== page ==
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Novel single-site gold WGS catalysts may offer pathway to lower-cost production of hydrogen, fuels and chemicals

A team of researchers from universities and national laboratories led by Tufts University has developed catalysts composed of a unique structure of single gold atoms bound by oxygen to several sodium or potassium atoms and supported on non-reactive silica materials. This single-site gold species is active for the low-temperature (< 200 °C) water-gas shift (WGS) reaction that produces hydrogen.

They thus have found that gold is similar to platinum in creating –O and –OH linkages with more than eight alkali ions and establishing an active site on various supports. This finding paves the way for using earth-abundant supports to disperse and to stabilize precious metal atoms with alkali additives for the WGS and potentially other fuel processing reactions. The result could be lower costs. A paper describing their work is now published in Science Express.

The water-gas shift (WGS) reaction (CO + H2O = CO2+ H2) is an important reaction for hydrogen upgrading during fuel gas processing. Emerging applications in fuel cells require active, non-pyrophoric, and cost-effective catalysts. Along with a new group of platinum catalysts with atomically dispersed Pt sites to maximize activity and catalytic efficiency, the lower apparent activation energy Ea for the WGS reaction (~45 kJ/mol) for gold (Au) vs. ~75 kJ/mol for platinum, can be exploited for low-temperature WGS and other reactions. Low-temperature activity is important to avoid multiple-treatment units in practical low-temperature PEM fuel cell systems, whereby the deleterious CO should be totally removed for stable, long-term operation.

… We now show how to use alkali addition to activate and stabilize atomic Au for the WGS reaction even on inert zeolite (KLTL) and mesoporous [Si]MCM-41 silica materials and measure activity comparable to that of Au on reducible oxide supports, and with good stability up to 200 °C.

—Yang et al.

In 2010, the Tufts group reported in another paper in Science that alkali ions (sodium or potassium) added in small amounts activate platinum adsorbed on alumina or silica for the low-temperature water-gas shift (WGS) reaction. The alkali ion–associated surface OH groups were activated by CO at low temperatures (~100 °C) in the presence of atomically dispersed platinum. These findings were useful for the design of highly active and stable WGS catalysts containing only trace amounts of a precious metal without the need for a reducible oxide support such as ceria.

Senior author Maria Flytzani-Stephanopoulos, the Robert and Marcy Haber Endowed Professor in Energy Sustainability and professor in the Department of Chemical and Biological Engineering at Tufts, said that the new research suggests single precious metal atoms stabilized with alkali ions may be the only important catalyst sites for other catalytic reactions.

The just-published research describes how single gold atoms dispersed on non-reactive supports based on silica materials can be stabilized with alkali ions. As long as the gold atoms, or cations, are stabilized in a single-site form configuration, irrespective of the type of support, the precious metal will be stable and operate for many hours at a range of practical temperatures.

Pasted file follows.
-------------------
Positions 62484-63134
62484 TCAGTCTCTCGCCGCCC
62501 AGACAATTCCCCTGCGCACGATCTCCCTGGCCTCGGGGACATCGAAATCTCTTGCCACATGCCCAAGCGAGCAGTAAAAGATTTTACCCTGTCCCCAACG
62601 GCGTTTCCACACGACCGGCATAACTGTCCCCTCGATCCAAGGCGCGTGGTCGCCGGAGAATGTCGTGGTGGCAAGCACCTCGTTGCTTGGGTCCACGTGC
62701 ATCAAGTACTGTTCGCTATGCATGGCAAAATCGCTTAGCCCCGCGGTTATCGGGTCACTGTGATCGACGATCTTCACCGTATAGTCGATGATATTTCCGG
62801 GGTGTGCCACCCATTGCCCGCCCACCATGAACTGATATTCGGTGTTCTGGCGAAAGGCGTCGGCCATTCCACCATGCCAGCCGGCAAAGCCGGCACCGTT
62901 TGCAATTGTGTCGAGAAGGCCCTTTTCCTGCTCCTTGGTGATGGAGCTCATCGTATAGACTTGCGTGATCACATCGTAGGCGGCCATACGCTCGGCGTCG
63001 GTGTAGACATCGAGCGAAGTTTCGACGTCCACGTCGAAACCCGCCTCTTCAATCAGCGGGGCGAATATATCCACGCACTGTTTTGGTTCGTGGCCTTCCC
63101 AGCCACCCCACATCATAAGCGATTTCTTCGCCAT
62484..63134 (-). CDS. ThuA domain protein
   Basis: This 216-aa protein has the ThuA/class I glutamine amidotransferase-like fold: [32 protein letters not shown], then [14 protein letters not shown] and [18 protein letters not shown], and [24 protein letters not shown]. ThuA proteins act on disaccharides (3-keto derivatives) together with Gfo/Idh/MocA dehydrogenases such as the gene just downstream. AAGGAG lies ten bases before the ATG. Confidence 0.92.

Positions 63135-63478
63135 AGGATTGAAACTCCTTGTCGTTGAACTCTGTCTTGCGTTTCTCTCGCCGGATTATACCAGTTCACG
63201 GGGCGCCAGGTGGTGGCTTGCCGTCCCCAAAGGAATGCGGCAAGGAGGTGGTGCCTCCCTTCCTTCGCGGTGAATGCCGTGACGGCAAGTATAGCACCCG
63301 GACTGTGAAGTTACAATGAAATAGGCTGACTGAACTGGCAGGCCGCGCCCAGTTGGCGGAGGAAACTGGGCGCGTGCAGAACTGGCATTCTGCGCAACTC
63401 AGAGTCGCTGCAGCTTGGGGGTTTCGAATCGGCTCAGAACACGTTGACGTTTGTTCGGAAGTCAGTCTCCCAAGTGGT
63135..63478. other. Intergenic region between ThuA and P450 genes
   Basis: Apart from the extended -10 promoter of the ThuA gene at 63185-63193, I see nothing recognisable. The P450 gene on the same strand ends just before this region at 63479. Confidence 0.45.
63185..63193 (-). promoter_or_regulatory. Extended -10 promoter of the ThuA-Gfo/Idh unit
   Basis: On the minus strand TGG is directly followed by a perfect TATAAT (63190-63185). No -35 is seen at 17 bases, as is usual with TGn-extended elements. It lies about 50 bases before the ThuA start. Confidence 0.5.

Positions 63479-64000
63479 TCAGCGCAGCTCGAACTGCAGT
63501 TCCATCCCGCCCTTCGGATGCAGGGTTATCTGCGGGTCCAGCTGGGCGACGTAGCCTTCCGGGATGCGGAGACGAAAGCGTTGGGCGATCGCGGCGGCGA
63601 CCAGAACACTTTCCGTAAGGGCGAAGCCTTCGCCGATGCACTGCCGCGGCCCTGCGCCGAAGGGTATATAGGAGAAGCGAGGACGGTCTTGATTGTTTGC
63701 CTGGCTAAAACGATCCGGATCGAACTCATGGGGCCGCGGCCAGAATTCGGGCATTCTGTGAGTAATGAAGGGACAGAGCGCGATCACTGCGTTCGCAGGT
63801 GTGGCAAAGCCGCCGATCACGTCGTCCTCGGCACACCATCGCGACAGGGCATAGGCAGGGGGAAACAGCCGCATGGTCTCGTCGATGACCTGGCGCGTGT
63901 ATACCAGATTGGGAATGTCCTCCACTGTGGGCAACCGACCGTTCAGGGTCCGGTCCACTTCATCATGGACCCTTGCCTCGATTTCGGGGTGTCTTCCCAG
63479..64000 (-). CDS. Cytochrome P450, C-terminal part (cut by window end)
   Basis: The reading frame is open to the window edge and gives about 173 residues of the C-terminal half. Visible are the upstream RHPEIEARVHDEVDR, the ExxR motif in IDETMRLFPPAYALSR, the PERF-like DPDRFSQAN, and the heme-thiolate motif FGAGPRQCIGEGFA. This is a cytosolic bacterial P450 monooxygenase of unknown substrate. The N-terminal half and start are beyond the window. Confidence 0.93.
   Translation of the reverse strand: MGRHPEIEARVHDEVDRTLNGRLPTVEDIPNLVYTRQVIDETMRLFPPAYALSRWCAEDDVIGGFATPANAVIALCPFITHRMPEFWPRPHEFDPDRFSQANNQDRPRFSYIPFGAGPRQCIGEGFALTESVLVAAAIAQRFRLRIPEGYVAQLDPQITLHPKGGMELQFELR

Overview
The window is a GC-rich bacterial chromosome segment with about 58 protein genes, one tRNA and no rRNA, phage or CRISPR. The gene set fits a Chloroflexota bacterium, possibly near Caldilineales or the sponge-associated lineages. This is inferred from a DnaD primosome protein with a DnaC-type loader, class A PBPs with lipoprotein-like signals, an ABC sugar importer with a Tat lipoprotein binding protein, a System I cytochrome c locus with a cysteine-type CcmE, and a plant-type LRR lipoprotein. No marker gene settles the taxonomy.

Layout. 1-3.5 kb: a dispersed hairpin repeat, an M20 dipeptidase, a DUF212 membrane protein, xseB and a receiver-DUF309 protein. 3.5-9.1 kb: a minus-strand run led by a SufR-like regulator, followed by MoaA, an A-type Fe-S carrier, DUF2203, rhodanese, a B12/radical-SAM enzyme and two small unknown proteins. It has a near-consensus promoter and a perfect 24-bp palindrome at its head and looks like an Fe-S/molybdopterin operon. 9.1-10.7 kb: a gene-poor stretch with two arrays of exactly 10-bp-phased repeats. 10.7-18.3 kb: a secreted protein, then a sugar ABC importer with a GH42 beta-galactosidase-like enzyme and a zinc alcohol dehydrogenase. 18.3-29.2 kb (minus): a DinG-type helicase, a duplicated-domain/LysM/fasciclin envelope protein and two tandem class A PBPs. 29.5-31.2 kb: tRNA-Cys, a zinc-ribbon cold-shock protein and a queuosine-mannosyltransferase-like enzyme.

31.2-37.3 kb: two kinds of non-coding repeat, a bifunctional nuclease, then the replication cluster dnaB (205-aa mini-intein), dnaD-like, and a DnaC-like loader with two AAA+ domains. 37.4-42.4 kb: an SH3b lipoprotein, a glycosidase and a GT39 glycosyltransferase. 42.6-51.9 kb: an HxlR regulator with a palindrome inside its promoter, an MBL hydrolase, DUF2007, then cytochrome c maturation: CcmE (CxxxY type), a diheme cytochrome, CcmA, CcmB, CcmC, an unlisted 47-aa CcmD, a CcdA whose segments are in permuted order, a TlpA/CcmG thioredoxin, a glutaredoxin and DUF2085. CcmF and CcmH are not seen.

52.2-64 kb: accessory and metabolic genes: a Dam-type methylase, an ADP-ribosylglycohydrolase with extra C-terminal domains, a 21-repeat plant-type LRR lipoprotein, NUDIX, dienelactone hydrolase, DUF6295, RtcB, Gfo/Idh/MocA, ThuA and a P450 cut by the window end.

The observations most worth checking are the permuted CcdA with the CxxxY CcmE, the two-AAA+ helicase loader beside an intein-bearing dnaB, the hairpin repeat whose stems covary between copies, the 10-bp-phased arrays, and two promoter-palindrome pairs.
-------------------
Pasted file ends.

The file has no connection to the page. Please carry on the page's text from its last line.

This novel atomic-scale catalyst configuration achieves the maximum efficiency and utilization of the gold. Our work showed that these single-site gold cations were active for the low-temperature water-gas shift reaction and stable in operation at temperatures as high as 200 °C. Armed with this new understanding, practitioners will be able to design catalysts using just the necessary amount of the precious metals like gold and platinum, dramatically cutting down the catalyst cost in fuels and chemicals production processes.

— Maria Flytzani-Stephanopoulos

Paper co-authors Professor Manos Mavrikakis at the University of Wisconsin-Madison and Assistant Professor Ye Xu at Louisiana State University used theoretical calculations to predict the stability and thermochemical properties of the single-site configuration.

Researchers Larry Allard at Oak Ridge National Laboratory and Sungsik Lee at Argonne National Laboratory used atomic resolution electron microscopy and x-ray absorption spectroscopies, respectively, to demonstrate the existence and stability of the single-site gold species. Co-author Jun Huang, a lecturer at the University of Sydney, synthesized and characterized the silica materials used as supports. Several graduate students were involved in all aspects of the research both at Tufts and the University of Wisconsin-Madison.

This research is primarily supported by the US Department of Energy under grant #DE-FG02-05ER15730.


  • Ming Yang, Sha Li, Yuan Wang, Jeffrey A. Herron, Ye Xu, Lawrence F. Allard, Sungsik Lee, Jun Huang, Manos Mavrikakis, and Maria Flytzani-Stephanopoulos (2014) “Catalytically active Au-O(OH)x- species stabilized by alkali ions on zeolites and mesoporous oxides” Science doi: 10.1126/science.1260526

  • Yanping Zhai, Danny Pierre, Rui Si, Weiling Deng, Peter Ferrin, Anand U. Nilekar, Guowen Peng, Jeffrey A. Herron, David C. Bell, Howard Saltsburg, Manos Mavrikakis, and Maria Flytzani-Stephanopoulos (2010) “Alkali-Stabilized Pt-OHx Species Catalyze Low-Temperature Water-Gas Shift Reactions,” Science 329 (5999), 1633-1636 doi: 10.1126/science.1192449



It looks like a substantial amount of catalyst could be obtained by straining a shot of Goldschlager.  That's certainly a winner.


We live in a high technology era so please get rid of petroleum extraction and recombine efficiently the hydrocarbon that been burn and emitted in the atmosphere . We should harness co2 into the atmosphere so we gonna be energy balanced.

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